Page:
This Court’s review is plenary with respect to all questions of law. Schaudeck v. Commissioner of Social Security Administration, 181 F.3d 429, 431 (3d Cir. 1999). With respect to factual issues, judicial review is limited to determining whether the Commissioner’s decision is “supported by substantial evidence.” 42 U.S.C. § 405(g); Adorno v. Shalala, 40 F.3d 43, 46 (3d Cir. 1994). The Court may not undertake a de novo review of the Commissioner’s decision or re-weigh the evidence of record. Monsour Medical Center v. Heckler, 806 F.2d 1185, 1190-91 (3d Cir. 1986). Congress has clearly expressed its intention that “[t]he findings of the Commissioner of Social Security as to any fact, if supported by substantial evidence, shall be conclusive.” 42 U.S.C. § 405(g). Substantial evidence “does not mean a large or considerable amount of evidence, but rather such relevant evidence as a reasonable mind might accept as adequate to support a conclusion.” Pierce v. Underwood, 487 U.S. 552, 565 (1988) (internal quotation marks omitted). As long as the Commissioner’s decision is supported by substantial evidence, it cannot be set aside even if this Court “would have decided the factual inquiry differently.” Hartranft v. Apfel, 181 F.3d 358, 360 (3d Cir. 1999). “Overall, the substantial evidence standard is a deferential standard of review.” Jones v. Barnhart, 364 F.3d 501, 503 (3d Cir. 2004).

In order to establish a disability under the Act, a claimant must demonstrate a “medically determinable basis for an impairment that prevents him from engaging in any ‘substantial gainful activity’ for a statutory twelve-month period.” Stunkard v. Secretary of Health & Human Services, 841 F.2d 57, 59 (3d Cir. 1988); Kangas v. Bowen, 823 F.2d 775, 777 (3d Cir. 1987); 42 U.S.C. §§ 423(d)(1)(A), 1382c(a)(3)(A). A claimant is considered to be unable to engage in substantial gainful activity “only if his physical or mental impairment or impairments are of such severity that he is not only unable to do his previous work but cannot, considering his age, education, and work experience, engage in any other kind of substantial gainful work which exists in the national economy.” 42 U.S.C. §§ 423(d)(2)(A), 1382c(a)(3)(B).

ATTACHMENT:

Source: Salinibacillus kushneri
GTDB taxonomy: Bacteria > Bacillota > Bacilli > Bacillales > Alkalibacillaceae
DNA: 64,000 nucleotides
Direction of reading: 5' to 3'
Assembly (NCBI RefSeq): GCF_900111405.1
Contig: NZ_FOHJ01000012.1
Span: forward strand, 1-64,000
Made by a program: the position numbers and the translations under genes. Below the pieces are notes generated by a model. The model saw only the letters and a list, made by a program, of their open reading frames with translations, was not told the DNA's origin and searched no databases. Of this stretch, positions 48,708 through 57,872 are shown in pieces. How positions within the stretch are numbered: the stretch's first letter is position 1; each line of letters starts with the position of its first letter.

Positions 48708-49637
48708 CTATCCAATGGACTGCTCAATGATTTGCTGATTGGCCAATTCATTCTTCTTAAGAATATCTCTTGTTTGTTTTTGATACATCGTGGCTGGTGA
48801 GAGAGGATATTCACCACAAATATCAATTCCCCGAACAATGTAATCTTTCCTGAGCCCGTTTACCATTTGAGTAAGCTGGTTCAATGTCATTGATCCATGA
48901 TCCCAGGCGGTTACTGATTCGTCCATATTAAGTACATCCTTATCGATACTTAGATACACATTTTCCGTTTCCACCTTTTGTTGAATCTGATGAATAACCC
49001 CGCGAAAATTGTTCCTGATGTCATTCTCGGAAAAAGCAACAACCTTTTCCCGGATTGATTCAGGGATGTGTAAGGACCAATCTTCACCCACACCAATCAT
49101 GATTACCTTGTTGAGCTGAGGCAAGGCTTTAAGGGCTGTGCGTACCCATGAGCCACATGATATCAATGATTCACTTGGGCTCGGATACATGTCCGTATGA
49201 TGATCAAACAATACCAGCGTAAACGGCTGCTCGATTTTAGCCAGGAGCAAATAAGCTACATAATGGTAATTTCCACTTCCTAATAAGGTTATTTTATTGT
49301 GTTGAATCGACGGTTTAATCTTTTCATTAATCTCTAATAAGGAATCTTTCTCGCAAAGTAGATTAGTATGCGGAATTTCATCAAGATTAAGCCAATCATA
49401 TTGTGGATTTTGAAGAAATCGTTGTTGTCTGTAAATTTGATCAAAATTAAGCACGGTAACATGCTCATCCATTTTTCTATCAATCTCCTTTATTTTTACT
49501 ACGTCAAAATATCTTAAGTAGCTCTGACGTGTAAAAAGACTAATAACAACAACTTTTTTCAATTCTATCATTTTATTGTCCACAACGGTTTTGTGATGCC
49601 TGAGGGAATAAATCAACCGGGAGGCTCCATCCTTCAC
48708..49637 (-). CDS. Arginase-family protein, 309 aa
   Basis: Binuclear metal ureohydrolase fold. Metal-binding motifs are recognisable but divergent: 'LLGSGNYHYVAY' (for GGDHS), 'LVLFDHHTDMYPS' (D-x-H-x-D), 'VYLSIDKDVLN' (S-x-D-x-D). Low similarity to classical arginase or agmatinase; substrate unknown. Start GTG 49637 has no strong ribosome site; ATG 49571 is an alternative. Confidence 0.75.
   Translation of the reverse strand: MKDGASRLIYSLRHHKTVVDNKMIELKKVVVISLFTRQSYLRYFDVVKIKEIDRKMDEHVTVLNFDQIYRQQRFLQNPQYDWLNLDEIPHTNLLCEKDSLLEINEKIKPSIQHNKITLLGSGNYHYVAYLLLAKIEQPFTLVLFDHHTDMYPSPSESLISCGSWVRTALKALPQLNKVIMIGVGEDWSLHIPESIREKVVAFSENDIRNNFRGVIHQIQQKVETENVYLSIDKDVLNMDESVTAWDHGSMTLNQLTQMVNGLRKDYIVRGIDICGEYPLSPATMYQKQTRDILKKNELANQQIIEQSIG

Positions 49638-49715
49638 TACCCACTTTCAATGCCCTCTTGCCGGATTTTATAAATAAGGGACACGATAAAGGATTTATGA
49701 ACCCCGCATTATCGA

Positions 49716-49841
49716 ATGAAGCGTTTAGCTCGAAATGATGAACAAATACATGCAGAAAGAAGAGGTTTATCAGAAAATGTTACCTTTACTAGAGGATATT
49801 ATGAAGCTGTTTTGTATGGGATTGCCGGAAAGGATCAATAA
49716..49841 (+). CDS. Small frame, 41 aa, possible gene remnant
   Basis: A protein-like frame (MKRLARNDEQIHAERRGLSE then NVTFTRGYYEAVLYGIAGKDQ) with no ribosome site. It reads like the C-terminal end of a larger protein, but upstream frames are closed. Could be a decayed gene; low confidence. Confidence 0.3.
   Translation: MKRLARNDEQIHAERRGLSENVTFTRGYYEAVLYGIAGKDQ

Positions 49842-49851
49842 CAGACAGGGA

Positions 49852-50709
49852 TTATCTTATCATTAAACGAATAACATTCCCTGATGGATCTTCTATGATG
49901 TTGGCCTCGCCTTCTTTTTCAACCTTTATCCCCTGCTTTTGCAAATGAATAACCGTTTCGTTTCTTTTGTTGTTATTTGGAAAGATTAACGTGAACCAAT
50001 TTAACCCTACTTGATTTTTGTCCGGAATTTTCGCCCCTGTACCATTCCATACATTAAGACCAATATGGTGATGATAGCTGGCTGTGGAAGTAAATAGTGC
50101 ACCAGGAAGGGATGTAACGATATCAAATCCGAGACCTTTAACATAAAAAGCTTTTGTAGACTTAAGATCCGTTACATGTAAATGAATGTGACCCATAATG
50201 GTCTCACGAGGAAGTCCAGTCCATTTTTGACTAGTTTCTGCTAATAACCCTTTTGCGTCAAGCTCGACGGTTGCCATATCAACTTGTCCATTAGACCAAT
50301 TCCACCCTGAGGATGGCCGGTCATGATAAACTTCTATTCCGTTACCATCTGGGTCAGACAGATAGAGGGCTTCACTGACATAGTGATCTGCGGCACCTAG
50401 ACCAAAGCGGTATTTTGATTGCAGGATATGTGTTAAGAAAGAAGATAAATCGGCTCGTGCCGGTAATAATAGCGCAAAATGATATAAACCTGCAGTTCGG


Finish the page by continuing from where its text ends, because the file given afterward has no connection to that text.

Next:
To support his ultimate findings, an ALJ must do more than simply state factual conclusions. He must make specific findings of fact. Stewart v. Secretary of Health, Education & Welfare, 714 F.2d 287, 290 (3d Cir. 1983). The ALJ must consider all medical evidence contained in the record and provide adequate explanations for disregarding or rejecting evidence. Weir on Behalf of Weir v. Heckler, 734 F.2d 955, 961 (3d Cir. 1984); Cotter v. Harris, 642 F.2d 700, 705 (3d Cir. 1981).

The Social Security Administration (“SSA”), acting pursuant to its legislatively-delegated rulemaking authority, has promulgated a five-step sequential evaluation process for the purpose of determining whether a claimant is “disabled” within the meaning of the Act. The United States Supreme Court has summarized this process as follows:

If at any step a finding of disability or non-disability can be made, the SSA will not review the claim further. At the first step, the agency will find nondisability unless the claimant shows that he is not working at a “substantial gainful activity.” [20 C.F.R.] §§ 404.1520(b), 416.920(b). At step two, the SSA will find nondisability unless the claimant shows that he has a “severe impairment, ” defined as “any impairment or combination of impairments which significantly limits the claimant’s physical or mental ability to do basic work activities.” §§ 404.1520(c), 416.920(c). At step three, the agency determines whether the impairment which enabled the claimant to survive step two is on the list of impairments presumed severe enough to render one disabled; if so, the claimant qualifies. §§ 404.1520(d), 416.920(d). If the claimant’s impairment is not on the list, the inquiry proceeds to step four, at which the SSA assesses whether the claimant can do his previous work; unless he shows that he cannot, he is determined not to be disabled. If the claimant survives the fourth stage, the fifth, and final, step requires the SSA to consider so-called “vocational factors” (the claimant’s age, education, and past work experience), and to determine whether the claimant is capable of performing other jobs existing in significant numbers in the national economy. §§ 404.1520(f), 404.1560(c), 416.920(f), 416.960(c).